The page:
Services were so overstretched that BCP Council declared a major incident, with several agencies responding to co-ordinate resources to tackle the issues.
Speaking yesterday, Council Leader Vikki Slade said, “We are absolutely appalled at the scenes witnessed on our beaches, particularly at Bournemouth and Sandbanks, in the last 24-48 hours. The irresponsible behaviour and actions of so many people is just shocking and our services are stretched to the absolute hilt trying to keep everyone safe.”
Visitors arrived in large volumes resulting in widespread problems of illegal parking, excessive waste, anti-social behaviour, gridlock on roads and prohibited overnight camping.
BCP Council issued 558 parking enforcement fines – the highest on record – and responded to many reports of cars parking and causing an obstruction.
Roads in and out of the area were heavily congested into the early hours.
Crews received widespread abuse and intimidation as they attempted to empty overflowing bins on the seafront. In the stretch between just the piers, on Wednesday eight tonnes of waste was collected on the second collection run of the day. On Thursday morning a further 33 tons of waste was removed along the full stretch of coastline.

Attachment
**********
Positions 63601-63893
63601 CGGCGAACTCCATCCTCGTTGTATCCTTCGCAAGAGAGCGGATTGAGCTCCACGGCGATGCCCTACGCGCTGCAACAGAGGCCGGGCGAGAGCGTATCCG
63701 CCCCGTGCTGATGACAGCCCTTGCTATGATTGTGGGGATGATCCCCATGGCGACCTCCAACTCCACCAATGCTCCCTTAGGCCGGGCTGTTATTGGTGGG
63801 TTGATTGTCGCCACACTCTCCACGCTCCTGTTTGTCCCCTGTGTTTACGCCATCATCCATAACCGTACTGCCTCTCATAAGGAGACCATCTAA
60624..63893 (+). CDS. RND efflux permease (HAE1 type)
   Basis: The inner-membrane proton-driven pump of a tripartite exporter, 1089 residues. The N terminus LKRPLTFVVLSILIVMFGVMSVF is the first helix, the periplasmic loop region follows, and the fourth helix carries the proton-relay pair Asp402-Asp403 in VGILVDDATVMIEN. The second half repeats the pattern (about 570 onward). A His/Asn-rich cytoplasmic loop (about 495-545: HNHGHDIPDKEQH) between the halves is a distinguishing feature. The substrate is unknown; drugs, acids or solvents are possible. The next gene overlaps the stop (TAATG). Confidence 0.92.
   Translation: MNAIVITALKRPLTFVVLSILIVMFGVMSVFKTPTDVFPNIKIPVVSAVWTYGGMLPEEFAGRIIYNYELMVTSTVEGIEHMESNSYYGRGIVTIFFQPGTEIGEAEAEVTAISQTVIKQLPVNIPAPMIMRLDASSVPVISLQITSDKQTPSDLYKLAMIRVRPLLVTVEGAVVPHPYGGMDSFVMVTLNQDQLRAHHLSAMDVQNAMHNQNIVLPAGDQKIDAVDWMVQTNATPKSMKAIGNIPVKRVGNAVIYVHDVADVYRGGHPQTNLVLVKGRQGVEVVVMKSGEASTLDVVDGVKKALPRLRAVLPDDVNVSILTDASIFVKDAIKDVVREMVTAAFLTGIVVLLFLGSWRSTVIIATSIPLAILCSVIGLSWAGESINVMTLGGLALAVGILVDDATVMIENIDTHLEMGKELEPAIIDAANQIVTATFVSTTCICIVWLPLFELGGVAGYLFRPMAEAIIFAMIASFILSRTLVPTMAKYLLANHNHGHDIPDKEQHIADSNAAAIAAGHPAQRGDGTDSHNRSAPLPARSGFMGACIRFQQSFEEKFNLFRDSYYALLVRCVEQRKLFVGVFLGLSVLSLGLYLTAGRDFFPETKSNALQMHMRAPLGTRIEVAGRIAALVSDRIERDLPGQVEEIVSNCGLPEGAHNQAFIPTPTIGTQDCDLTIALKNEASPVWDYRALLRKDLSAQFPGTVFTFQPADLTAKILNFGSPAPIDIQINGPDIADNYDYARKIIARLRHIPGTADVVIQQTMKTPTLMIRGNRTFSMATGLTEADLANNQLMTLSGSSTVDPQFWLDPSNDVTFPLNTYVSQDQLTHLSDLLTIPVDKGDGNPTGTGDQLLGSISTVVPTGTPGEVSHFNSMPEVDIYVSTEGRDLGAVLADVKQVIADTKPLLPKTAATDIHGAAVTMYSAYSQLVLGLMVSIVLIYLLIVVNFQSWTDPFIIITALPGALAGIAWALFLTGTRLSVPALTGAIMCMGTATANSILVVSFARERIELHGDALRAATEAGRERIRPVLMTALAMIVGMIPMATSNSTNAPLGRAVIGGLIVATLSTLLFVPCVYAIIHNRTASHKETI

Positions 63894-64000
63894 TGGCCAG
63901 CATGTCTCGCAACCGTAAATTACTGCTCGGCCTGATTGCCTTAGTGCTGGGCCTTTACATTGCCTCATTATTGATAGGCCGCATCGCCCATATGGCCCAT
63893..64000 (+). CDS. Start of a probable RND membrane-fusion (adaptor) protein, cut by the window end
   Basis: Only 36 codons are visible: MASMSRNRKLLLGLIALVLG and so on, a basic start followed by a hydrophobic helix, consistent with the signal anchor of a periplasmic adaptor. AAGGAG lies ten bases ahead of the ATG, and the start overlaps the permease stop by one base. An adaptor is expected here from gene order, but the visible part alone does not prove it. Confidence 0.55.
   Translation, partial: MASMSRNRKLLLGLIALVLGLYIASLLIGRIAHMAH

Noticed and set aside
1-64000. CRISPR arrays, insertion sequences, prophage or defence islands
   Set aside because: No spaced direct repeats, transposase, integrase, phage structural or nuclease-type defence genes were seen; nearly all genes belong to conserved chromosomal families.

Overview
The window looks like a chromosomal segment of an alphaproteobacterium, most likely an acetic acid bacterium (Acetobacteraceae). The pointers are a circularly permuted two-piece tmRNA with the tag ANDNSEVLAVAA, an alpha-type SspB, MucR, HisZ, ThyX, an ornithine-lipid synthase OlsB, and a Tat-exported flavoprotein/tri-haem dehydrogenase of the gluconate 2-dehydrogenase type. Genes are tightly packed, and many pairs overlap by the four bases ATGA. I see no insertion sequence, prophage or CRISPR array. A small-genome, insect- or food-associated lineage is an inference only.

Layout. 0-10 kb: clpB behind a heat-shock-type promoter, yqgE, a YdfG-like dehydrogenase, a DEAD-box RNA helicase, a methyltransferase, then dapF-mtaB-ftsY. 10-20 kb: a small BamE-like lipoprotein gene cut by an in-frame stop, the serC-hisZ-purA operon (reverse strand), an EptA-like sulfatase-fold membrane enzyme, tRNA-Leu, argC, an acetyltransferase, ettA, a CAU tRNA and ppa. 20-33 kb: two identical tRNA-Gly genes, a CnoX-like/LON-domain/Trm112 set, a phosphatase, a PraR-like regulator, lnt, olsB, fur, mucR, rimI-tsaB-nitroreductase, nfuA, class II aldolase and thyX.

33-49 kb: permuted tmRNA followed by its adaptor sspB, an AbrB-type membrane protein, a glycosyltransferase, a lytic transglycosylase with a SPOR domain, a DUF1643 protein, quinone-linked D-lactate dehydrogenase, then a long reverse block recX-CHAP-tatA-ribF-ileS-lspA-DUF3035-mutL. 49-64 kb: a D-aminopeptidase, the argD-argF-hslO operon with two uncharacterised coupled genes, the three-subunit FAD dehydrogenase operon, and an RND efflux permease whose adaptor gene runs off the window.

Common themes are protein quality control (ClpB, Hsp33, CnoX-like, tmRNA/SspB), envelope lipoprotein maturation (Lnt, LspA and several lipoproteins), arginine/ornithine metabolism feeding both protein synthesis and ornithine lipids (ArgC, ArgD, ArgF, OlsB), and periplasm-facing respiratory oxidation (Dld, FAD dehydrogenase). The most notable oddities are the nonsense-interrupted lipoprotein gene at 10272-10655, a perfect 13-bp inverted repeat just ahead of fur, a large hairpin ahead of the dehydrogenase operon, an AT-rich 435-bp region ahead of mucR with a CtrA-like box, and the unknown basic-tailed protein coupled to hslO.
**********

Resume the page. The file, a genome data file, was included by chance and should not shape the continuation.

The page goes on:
There were also a number of incidents which involved excessive alcohol and fights.
Additional police patrols were brought in, security put in place to protect refuse crews and additional parking enforcement implemented to support the management of car parks and ticketing.
Overnight campers were evicted and further patrols by seafront ranger staff were put in place.
Assistant Chief Constable Sam de Reya, of Dorset Police, said, “These are unprecedented times and we are urging people to stay away from the area of Bournemouth Beach and other Dorset beaches.
“We continue to work very closely with BCP Council and other partners to ensure the safety of the public.
“We are also deploying additional resources to provide increased patrols in the vicinity to help tackle any issues of anti-social behaviour and other offences being committed.
“We are also reliant on people taking personal responsibility and strongly advise members of the public to think twice before heading to the area. Clearly we are still in a public health crisis and such a significant volume of people heading to one area places a further strain on emergency services resources.
“This influx of visitors to our area places a significant increase in demand on our service and we would ask people to please bear with us.
“We would therefore stress again that we are asking people to please stay away from the area.”
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